By Raquel Stevens
Gib Wettenhall ,OAM and his partner Gayl Morrow moved to Mollongghip in 1996. Both are keen bushwalkers, and after 20 or so years of living in the Northern suburbs of Melbourne they decided on a tree change. They have never looked back.
They have walked extensively across Australia, and Gib is currently the President of the Great Dividing Trail Association.
He is also a local author, editor and publisher with interests in the environment, natural history and Indigenous heritage.
Taking in the delightful views at Gib’s property in Mollongghip we discuss everything from his dislike of studying law to how not to get lost in the bush.
What brought you to the Daylesford region?
We found ourselves getting more and more out of Melbourne. We had a friend that we would visit. However, when we moved here we didn’t realise just how horrendous the weather was. It has a nickname, it’s called “Mollongghip Mizzl”, as it never gets over 10 degrees here in July.
We were only going to come for a year. Our daughter, Meg, was 7 at the time and we put her into the school at Dean. It only had 13 kids in the entire school. She loved it so much we didn’t go back. Really, the rest is history.
What is your secret spot in Daylesford?
If you have secret spots, then you don’t tell them. (laugh) For me it will always be about the bush. So, it would be Wombat Station, which opened in the 1880’s. It’s where the Great Dividing Trail Association was launched in 1992. We just had our 30 year anniversary there, which was at the end of this amazing 1km railway cutting. The sides of the cutting are huge, they were actually carved by hand. It’s a pretty awesome site.
Best tip if you get lost on a bushwalk.
Always walk in a straight line, as there will always be a road. Also, don’t walk down into gullies, as that’s where vegetation is densest. Try and walk on a ridge, up high so you can see. That’s the way you escape, you climb a ridge.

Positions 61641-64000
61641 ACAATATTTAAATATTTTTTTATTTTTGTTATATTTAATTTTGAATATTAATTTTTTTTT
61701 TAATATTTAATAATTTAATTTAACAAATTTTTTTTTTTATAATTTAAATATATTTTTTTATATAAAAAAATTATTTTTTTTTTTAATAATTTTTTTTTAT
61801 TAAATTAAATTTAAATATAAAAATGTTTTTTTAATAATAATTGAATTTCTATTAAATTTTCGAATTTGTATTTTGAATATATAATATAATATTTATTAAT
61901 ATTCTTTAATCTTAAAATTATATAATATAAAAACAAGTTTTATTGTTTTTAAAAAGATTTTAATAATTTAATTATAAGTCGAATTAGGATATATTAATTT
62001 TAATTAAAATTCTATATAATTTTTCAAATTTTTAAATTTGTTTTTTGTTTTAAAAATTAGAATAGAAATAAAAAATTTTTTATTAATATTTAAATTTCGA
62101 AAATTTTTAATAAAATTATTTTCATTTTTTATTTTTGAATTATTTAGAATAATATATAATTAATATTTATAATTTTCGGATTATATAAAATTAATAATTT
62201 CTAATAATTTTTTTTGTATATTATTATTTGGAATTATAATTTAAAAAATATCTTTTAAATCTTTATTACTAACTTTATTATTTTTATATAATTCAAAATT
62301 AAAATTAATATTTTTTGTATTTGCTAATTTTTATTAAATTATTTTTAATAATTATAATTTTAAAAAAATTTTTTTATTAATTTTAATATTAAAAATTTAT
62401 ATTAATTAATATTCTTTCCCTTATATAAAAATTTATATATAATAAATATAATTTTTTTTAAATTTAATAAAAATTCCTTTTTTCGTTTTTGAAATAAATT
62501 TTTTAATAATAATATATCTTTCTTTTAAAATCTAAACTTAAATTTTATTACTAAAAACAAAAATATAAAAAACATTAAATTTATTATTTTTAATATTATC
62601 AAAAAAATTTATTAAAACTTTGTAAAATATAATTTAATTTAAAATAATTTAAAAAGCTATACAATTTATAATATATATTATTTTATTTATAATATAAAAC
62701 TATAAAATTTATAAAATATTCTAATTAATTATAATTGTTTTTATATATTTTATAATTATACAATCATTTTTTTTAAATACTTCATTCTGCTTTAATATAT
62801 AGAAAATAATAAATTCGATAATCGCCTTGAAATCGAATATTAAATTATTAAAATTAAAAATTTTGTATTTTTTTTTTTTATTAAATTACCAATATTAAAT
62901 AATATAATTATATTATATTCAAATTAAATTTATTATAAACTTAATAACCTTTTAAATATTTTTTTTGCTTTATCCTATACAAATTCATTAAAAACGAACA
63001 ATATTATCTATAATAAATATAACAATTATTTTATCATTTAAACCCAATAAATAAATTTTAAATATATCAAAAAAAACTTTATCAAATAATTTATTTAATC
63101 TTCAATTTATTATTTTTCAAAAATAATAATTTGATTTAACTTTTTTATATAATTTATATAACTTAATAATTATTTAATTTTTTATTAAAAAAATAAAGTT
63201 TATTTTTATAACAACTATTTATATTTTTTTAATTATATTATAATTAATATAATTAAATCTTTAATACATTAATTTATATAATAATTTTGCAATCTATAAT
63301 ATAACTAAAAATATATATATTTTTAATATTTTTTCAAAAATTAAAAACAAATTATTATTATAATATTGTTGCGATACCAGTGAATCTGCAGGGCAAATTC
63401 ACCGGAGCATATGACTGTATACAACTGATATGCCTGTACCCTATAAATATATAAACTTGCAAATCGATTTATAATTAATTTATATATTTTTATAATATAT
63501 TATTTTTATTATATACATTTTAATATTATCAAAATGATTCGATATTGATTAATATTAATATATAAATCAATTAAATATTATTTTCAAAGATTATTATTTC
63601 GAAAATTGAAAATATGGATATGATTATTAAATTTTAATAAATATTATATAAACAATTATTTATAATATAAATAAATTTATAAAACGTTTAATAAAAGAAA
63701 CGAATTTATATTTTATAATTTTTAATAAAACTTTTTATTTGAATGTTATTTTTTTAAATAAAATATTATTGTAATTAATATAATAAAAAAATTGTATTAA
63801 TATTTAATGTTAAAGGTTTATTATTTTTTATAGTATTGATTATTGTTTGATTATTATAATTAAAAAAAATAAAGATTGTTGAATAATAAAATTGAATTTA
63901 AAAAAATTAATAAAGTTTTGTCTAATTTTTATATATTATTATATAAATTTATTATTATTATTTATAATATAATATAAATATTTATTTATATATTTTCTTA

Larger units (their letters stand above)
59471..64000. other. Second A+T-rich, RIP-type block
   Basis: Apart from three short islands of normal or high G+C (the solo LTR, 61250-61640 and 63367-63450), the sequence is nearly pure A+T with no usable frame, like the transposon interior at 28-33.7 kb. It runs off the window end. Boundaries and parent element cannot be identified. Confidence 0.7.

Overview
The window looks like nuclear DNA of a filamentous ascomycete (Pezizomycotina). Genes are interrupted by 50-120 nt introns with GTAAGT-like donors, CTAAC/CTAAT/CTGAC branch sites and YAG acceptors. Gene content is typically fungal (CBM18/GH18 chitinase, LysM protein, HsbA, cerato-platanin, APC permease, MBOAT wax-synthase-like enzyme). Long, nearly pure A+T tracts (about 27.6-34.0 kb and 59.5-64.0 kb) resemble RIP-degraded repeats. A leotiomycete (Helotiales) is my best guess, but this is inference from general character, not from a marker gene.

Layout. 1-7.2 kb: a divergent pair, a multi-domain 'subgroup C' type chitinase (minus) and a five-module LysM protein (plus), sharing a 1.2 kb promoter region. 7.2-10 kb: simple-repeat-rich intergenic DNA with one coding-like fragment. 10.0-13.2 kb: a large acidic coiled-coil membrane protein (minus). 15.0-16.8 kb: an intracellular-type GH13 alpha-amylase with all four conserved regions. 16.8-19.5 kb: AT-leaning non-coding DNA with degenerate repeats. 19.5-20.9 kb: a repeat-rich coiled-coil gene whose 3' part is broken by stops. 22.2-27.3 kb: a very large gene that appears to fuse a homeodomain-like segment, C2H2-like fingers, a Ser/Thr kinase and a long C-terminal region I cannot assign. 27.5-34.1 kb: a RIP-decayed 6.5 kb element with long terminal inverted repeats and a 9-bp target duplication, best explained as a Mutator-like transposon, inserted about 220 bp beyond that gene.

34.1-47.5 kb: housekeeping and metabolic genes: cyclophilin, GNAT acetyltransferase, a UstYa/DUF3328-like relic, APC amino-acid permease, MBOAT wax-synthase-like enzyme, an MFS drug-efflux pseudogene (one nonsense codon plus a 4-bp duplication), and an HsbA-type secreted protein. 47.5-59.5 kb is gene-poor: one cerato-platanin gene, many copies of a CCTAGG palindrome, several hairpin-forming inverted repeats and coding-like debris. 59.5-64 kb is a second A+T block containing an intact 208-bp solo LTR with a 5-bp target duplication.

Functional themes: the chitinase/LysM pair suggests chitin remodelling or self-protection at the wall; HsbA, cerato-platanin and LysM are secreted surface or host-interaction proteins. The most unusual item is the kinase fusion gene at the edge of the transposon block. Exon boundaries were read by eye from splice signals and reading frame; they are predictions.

Sentenced to Wombat State Forest and you could only take 3 items, what would they be?
I do love camping and bush walking, so I would take a flint, an axe, and a waterproof tent.
If you could lead a parade down Vincent Street, what type would it be?
It’s taken me a long time to arrive at this, but essentially, I am an animist. So, for my parade everyone would have to be dressed native. Native Fauna. Or they could be a plant, a rock, or even a stream.
Basically, at its simplest, humans are part of the world. We don’t own the world, we belong to the world. We need to care for nature. That’s what true sustainability is in the end. All our actions have consequences.
In your varied works as a writer tell me something I may not know?
We actually have six seasons not four. We live by the Northern Hemisphere system which is traditionally four seasons. However, the Indigenous calendar is based on six seasons. It’s based on indicators. For example: The indicators are when a certain wattle blooms, you know that is when a certain bird lays its eggs.
What favourite hat have you worn in life so far?
Life is full of paradoxes. My dad wanted me to study law, I hated it. I failed three out of my four subjects in first year at Monash University.
Working with people collaboratively has been the most difficult, but it’s also where I have learnt the most. I felt I was a bit on the cutting edge. Particularly with aboriginal affairs, they just had very dry books, full of lists. I tried to work with them and make it into something more meaningful. As human beings, we are storytelling animals, it’s the best way.
What advice would you give your 18 year old self?
I think be less fearful, don’t think about what your peer group thinks of you. Find your passion and pursue it.
My three favourite dinner guests would be:
American environmental writer, John McPhee, still teaching creative writing at Princeton Uni at 96yo.
Germaine Greer, what a polymath, who wrote a wonderful book White Beech on restoring rainforest on her property in northern NSW
Billi Bellary, one of the eight Kulin Nation signatories to John Batman’s infamous treaty and kin to William Barak, the Wurundjeri Woi Wurrung leader post-contact
What’s next for Gib?
Gayl and I are going to the Poetry Slam. It’s at the local hall. The theme this year is “Gone with The Wind.” You have to write a two minute poem and embed the words, ‘Gone with the Wind.” People love it, we get farmers, locals, we can expect up to 100 people. We’re not interested in professionals, only amateurs.
Saturday November 12th
Raquel Stevens is a former Network Ten News Journalist. She has been a part time local for more than 25 years, and one day hopes to be a full time local.
Gib will speak at the Wombat Post AGM on the ups and downs of self publishing next Wednesday the 16th of November at the Senior Citizen’s Centre behind the Daylesford Town Hall on Vincent Street starting at 6pm. Go here to register.